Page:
The U.S. budget deficit hit a record $1.4 trillion in the just-ended fiscal year, the government said on Friday, as the deep recession and a series of bank rescues cut a gaping hole in public finances.

The tally was $162 billion smaller than the White House had forecast in August, but it still amounted to 10 percent of total U.S. economic output, the most for any budget shortfall since World War Two.

President Barack Obama has pledged to rein in high budget deficits by addressing long-term challenges like health care and energy costs in a fiscally responsible way.

But his critics argue that the healthcare reform efforts under consideration would add to the budget strain, and they pointed to the large deficit as cause for concern.

Democrats in Washington are now calling for adding yet another quarter-trillion dollars to the deficit on health care spending alone, Senate Republican leader Mitch McConnell said. Congress simply can't continue acting like a teenager on a spending spree with their parent's credit card with no regard to who pays the bill.

In August, the White House had forecast a $1.58 trillion deficit. The figure came in smaller than expected largely because of lower-than-expected spending out of the government's $700 billion financial rescue fund.

Still, it was more than three times as large as the $459 billion deficit racked up in the prior fiscal year.

For September alone, the deficit came in at $46.6 -- a record for the month that marked the first time ever the United States has seen 12 consecutive months of budgetary red ink. The government normally runs a surplus in September.


Rescuing the economy and some of the country's biggest banks from the worst recession since the Great Depression took a toll on U.S. finances, and the White House has forecast deficits of more than $1 trillion through fiscal 2011.

Future deficits are too high, and the president is committed to working with Congress to bring them down to a sustainable level as the economy recovers, Treasury Secretary Timothy Geithner said in a statement.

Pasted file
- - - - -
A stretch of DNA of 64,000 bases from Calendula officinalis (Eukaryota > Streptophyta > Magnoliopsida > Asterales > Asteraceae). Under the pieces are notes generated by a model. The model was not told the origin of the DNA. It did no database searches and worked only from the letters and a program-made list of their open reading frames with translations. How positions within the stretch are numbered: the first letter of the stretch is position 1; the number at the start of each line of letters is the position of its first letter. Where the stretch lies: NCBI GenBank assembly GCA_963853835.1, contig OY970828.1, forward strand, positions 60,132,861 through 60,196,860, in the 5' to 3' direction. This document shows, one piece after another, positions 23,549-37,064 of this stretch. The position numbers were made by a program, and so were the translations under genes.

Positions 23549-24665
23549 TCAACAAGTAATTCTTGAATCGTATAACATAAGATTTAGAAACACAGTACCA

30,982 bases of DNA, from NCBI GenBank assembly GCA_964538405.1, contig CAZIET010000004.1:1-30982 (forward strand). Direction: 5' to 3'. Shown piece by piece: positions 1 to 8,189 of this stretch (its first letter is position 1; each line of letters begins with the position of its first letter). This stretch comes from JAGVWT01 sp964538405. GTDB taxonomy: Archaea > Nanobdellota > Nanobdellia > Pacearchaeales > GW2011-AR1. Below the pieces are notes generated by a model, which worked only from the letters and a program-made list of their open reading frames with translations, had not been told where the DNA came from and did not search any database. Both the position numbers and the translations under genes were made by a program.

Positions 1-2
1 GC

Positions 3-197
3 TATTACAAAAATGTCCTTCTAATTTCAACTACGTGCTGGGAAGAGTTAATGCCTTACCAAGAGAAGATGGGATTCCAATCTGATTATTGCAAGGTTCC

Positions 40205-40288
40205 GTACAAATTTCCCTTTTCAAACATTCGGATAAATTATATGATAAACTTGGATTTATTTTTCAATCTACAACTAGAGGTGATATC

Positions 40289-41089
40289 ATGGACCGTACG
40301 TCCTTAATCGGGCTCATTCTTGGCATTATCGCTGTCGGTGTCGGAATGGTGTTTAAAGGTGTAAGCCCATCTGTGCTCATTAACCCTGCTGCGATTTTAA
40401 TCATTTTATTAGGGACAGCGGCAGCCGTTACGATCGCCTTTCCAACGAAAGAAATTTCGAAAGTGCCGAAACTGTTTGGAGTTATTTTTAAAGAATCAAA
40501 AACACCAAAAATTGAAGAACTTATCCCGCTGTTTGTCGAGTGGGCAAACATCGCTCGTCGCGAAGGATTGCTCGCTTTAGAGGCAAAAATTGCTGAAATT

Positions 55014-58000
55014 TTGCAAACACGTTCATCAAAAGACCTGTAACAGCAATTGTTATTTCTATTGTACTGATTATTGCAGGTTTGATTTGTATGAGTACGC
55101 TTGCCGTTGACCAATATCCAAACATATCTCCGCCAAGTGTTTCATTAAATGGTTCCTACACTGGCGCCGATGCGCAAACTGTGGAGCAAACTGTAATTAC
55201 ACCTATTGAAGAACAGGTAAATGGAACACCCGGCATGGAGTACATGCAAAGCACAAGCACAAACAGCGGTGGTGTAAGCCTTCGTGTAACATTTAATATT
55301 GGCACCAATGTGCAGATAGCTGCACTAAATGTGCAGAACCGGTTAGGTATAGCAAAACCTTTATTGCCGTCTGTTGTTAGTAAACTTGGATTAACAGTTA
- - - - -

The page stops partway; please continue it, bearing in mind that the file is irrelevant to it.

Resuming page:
The $787 billion stimulus package Congress passed in February and the financial rescue fund approved last year together accounted for 24 percent of the year's deficit total.

Outlays from the Treasury Department reached $703 billion, exceeding the $647 billion spent by the Defense Department. The Pentagon is typically by far the largest single budget item.

In the short term, the state of the budget depends a great deal on the health of the economy.

If the recovery is sluggish and unemployment stays high, as some forecasts predict, spending on jobless benefits will remain high and revenues could come in lower than the White House expects.

But if growth comes in stronger than predicted and job creation resumes, the gap could be narrower.

Peter Orszag, the White House budget director, said that as part of the fiscal 2011 budget policy process we are considering proposals to put our country back on firm fiscal footing. He did not provide specifics.

Senate Budget Committee Chairman Kent Conrad said health care reform that bends the long-term cost curve was critically important to putting the country back on a sound long-term fiscal path.

The large deficit has pushed up U.S. government debt issuance, which is likely to remain high in the coming years as well. So far, there has been ample investor appetite for U.S. debt, both from domestic and foreign investors, which has helped to keep borrowing costs low.

However, investors are keen to see the United States take steps to shore up its finances once the economy is healed, and if concerns grow about long-term debt sustainability, interest rates may rise, adding to the U.S. debt burden.

The U.S. dollar has been falling on foreign exchange markets, suggesting a growing nervousness among some investors over Washington's fiscal path.

Geithner told CNBC television earlier on Friday that the United States must live within its means once economic growth is back on a sustainable path to preserve global confidence and keep the dollar strong.

(Additional reporting by Richard Cowan; Editing by Neil Stempleman, Tim Ahmann and Diane Craft)